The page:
The must is probably going to be bubbling allot here, and that's what you want.  It may even look a bit yucky at this point but mead has a way of working itself out.  Now, while this is bubbling go to your local tavern and ask them to set aside a gallon glass jug or two for you when they use up the wine.  Be polite and go get it as soon as they call you so they aren't tripping over what to them is garbage.  Clean it out the same way you cleaned out your bucket, with a little hot water and bleach.  Then, when your must has slowed down on the bubbling either filter it into the glass jug (called a carboy in wine making speak) or rack it into the glass jug.  racking is like siphoning gas from your car except you get a mouth full of mead instead of gas fumes.  If you decide to rack your wine, keep the end of your siphoning tube about an inch off the bottom of the plastic bucket.  This is where all the dead yeast goes and that can make your mead cloudy.  Over the top of your glass jug put a balloon or unlubricated condom--both with a couple pinholes poked into them or some kind of airlock.  At this point your mead isn't bubbling enough to keep bad stuff out so you want to keep air out, but you want to let the gasses in your mead escape.  Let set for a month or so, longer if your balloon is blowing up.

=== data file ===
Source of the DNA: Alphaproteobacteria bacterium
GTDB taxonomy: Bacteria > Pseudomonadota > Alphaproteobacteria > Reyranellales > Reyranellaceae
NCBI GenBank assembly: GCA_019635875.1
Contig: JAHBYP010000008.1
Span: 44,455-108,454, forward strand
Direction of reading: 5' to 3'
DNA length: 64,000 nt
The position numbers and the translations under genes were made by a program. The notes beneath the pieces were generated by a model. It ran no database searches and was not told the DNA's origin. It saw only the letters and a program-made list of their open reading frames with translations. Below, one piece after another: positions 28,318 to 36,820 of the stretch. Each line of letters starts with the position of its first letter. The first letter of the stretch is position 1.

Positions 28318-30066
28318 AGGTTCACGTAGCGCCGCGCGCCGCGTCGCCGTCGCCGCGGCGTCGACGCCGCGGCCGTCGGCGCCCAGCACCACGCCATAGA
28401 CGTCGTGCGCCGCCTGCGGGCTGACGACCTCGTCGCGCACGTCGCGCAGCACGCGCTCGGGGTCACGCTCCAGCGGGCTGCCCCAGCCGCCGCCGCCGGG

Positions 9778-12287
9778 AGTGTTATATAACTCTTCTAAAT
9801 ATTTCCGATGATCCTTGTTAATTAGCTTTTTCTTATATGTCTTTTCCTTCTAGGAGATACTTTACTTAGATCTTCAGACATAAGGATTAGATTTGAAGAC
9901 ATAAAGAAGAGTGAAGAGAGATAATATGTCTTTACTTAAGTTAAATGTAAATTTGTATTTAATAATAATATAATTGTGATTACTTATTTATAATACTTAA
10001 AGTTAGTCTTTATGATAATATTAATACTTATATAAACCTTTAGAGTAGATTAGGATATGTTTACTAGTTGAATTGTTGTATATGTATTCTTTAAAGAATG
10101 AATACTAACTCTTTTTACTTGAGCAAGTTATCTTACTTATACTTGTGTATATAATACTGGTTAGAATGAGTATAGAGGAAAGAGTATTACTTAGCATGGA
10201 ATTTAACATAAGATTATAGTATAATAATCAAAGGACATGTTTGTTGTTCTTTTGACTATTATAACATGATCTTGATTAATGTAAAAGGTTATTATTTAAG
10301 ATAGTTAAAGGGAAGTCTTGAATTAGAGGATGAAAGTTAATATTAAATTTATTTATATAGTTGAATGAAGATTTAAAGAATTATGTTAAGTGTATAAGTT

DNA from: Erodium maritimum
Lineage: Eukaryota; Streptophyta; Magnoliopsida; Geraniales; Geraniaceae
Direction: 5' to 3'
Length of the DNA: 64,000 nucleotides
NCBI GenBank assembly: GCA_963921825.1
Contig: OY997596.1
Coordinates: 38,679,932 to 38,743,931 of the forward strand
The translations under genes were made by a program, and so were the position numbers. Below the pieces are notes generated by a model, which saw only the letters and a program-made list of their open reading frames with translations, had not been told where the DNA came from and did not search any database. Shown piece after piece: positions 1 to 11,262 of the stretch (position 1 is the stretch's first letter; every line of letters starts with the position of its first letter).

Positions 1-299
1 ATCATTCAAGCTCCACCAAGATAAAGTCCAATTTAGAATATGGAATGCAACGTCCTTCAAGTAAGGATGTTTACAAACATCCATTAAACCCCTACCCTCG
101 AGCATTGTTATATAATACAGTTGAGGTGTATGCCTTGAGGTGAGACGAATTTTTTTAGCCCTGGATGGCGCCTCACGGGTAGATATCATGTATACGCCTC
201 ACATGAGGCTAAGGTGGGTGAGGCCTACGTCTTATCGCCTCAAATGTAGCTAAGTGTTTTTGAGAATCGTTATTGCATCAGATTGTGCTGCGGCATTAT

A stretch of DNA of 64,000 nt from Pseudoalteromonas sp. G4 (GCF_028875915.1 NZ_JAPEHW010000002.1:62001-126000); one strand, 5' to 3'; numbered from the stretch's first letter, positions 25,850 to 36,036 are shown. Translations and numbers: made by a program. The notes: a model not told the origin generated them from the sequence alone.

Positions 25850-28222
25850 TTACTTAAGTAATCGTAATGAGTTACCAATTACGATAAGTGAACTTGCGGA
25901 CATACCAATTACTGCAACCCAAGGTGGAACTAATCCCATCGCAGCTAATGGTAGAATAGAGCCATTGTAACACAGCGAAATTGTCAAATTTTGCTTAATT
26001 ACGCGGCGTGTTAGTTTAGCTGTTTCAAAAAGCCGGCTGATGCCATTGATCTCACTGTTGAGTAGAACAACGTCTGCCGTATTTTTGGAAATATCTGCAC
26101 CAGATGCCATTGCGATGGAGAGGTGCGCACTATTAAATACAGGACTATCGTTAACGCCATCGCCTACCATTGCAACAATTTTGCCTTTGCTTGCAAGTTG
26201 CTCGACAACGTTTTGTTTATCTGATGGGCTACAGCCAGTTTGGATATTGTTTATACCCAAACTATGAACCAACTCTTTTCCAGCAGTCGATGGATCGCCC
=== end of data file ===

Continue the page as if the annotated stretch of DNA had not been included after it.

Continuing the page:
If you have a second glass jug you can filter or rack you mead a second time.  The more your filter it the clearer it will get so it looks nice but it won't effect the flavor.  When all the bubbling stops filter or rack your mead into clean mason jars, clean bottles you have salvaged that can be corked, or any clean glass containers you can close.  At this point I wouldn't put the covers on too tightly.  Mead is very slow to finish fermenting and it will keep giving off gasses until it is done.  If the covers are on too tightly the bottles can explode.  Give it a month or two more before you put those covers on tightly.

Now comes the hardest have to wait for mead.  Because it is made from a sugar, mead takes a looonnnngggg time to age.  Minimum of nine months.  Yeah, you heard me, you can't drink this for nine months at the earliest and a year is better.  Put it down in the basement and wait until next year to try it.  While other wines are more complicated in the begining you don't have to wait as long for them but mead is easy in the beginning and you put your time in during the waiting.

But Oh, is it worth it.  Really, it is hard to make a bad batch of mead.  It may not taste like the last batch you made, even if you follow your exact recipe (bees make different honey from year to year), but you will most probably love what you have there. 

So rile up your warrior blood, pound the tables for the serving wenches, and enjoy mead made by your own hand.  People will be amazed at your skill in the spirit making department, and you'll be practicing a skill that has been used since long before the Egyptians created their great cities along the Nile.